Plato’s Two Charioteers: Free Will, Moral Agency, and How to Negotiate Our Capacities for Good and Evil
By Maria Popova
“If I conclude that there is no free will,” astrophysicist Janna Levin observed in her spectacular conversation with Krista Tippett, “it doesn’t mean that I should go run amok in the streets. I’m no more free to make that choice than I am to make any other choice.” This seemingly paradoxical proposition counters the temptation to view free will as a purgatory between ultimate resignation and ultimate responsibility, and instead captures one of the most vital and vitalizing truths of the human experience — that our locus of agency, the very seedbed of our personhood, resides not in absolute freedom but in the very necessity for exercising choice.
That’s what philosopher and novelist Rebecca Newberger Goldstein metabolizes in a portion of her thoroughly excellent Plato at the Googleplex: Why Philosophy Won’t Go Away (public library) — an insightful, inventively argued case for how, nearly two and a half millennia later, the Ancient Greek philosopher’s perennial ideas about morality, happiness, democracy, and science can help us navigate modern life.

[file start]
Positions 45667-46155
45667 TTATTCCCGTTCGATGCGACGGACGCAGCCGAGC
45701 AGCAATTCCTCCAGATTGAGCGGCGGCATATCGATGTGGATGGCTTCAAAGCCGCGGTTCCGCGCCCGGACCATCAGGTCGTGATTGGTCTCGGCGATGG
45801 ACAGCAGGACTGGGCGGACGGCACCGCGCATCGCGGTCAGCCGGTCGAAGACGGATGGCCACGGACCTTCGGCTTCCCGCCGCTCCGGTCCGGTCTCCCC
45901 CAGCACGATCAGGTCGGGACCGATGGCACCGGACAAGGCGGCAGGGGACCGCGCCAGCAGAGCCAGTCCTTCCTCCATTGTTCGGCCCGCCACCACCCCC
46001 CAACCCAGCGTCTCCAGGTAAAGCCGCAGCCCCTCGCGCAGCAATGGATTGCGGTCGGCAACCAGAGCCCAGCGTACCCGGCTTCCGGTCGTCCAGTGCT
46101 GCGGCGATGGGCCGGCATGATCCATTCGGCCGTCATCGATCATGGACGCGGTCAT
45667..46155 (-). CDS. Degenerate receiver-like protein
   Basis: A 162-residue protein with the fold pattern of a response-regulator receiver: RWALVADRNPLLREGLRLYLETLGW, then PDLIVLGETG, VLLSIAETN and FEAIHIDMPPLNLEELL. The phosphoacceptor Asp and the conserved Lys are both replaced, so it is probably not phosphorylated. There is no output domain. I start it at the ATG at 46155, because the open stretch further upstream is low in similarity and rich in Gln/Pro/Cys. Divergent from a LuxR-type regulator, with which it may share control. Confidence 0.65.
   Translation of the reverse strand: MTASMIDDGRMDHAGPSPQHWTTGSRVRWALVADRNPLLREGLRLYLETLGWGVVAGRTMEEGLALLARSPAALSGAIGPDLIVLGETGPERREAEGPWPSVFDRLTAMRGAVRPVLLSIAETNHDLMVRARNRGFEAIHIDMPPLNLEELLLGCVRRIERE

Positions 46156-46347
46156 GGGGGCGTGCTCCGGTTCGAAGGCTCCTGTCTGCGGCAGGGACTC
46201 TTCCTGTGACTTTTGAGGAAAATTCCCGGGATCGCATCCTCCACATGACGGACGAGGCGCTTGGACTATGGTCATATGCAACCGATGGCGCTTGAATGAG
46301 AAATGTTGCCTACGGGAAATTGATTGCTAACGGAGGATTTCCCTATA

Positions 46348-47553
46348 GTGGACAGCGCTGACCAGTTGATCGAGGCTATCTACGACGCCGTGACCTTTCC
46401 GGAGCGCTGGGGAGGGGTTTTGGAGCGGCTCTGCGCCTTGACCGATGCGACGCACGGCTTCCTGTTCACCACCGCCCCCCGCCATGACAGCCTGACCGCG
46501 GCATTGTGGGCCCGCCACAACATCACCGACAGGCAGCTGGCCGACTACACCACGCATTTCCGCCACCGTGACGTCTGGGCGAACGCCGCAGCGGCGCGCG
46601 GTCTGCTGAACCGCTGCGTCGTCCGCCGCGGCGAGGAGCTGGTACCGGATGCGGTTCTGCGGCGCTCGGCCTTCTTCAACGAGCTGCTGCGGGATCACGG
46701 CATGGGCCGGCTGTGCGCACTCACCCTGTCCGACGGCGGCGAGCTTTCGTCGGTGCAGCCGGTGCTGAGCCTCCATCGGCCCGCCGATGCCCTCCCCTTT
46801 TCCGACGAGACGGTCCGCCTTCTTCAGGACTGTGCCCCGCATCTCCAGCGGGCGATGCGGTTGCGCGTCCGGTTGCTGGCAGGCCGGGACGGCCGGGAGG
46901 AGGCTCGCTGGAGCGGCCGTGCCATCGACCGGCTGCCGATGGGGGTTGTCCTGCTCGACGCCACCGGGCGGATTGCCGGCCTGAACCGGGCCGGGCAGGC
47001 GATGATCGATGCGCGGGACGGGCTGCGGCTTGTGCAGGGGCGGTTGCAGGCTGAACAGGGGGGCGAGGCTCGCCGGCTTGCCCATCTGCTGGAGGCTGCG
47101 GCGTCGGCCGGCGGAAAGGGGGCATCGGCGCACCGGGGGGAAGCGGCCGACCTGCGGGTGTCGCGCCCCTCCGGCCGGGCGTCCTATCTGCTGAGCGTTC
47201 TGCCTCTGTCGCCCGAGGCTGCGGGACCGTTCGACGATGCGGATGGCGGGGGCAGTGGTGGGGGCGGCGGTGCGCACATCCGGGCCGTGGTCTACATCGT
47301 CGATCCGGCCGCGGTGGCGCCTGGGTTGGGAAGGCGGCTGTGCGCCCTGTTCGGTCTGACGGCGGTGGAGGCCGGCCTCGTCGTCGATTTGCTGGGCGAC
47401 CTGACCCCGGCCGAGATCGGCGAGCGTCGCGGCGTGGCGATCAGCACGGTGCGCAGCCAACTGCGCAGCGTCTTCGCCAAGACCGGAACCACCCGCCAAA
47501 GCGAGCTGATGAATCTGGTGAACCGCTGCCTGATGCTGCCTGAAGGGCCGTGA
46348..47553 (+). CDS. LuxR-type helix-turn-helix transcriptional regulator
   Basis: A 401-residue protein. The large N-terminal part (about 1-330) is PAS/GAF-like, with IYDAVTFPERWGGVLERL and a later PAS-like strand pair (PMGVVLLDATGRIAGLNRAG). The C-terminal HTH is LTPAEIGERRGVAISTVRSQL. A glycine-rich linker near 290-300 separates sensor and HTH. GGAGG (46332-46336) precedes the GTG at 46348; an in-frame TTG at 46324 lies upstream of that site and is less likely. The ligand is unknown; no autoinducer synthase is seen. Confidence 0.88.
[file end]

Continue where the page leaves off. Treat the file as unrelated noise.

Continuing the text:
Goldstein, who grew up enamored with science fiction, weaves into her philosophical inquiry fictionalized dialogues in which Plato converses with contemporary people he encounters in various contexts — from a cable news interview to a 92Y panel — exploring ideas based on his actual ancient dialogues. In one of these exchanges, her personified Plato considers free will, moral agency, and the perennial tug-of-war between our capacities for good and evil:
The free person has a severely restricted range of choices… I will make my statement sound even more paradoxical. The free person’s choices are completely determined.
Goldstein’s Plato cushions the paradox with what is at once a caveat and a central truth, based on the charioteer metaphor from his Phaedrus dialogue:
The person’s own better nature … is determining that person’s choices. Imagine a two-horsed charioteer, with one course unruly and unable to stay the course, and the other horse knowing his way even without the whip or goad. The charioteer is only to control the bad horse so that the better horse may lead him in order to be free. Freedom isn’t the absence of control; rather, control is the essence of freedom.
Complement Plato at the Googleplex with Goldstein on how Einstein and Gödel changed our experience of time and what makes you and your childhood self the same person despite a lifetime of change, then revisit Hannah Arendt on what free will really means and young Sylvia Plath on how we can know whether it exists.
Published April 1, 2016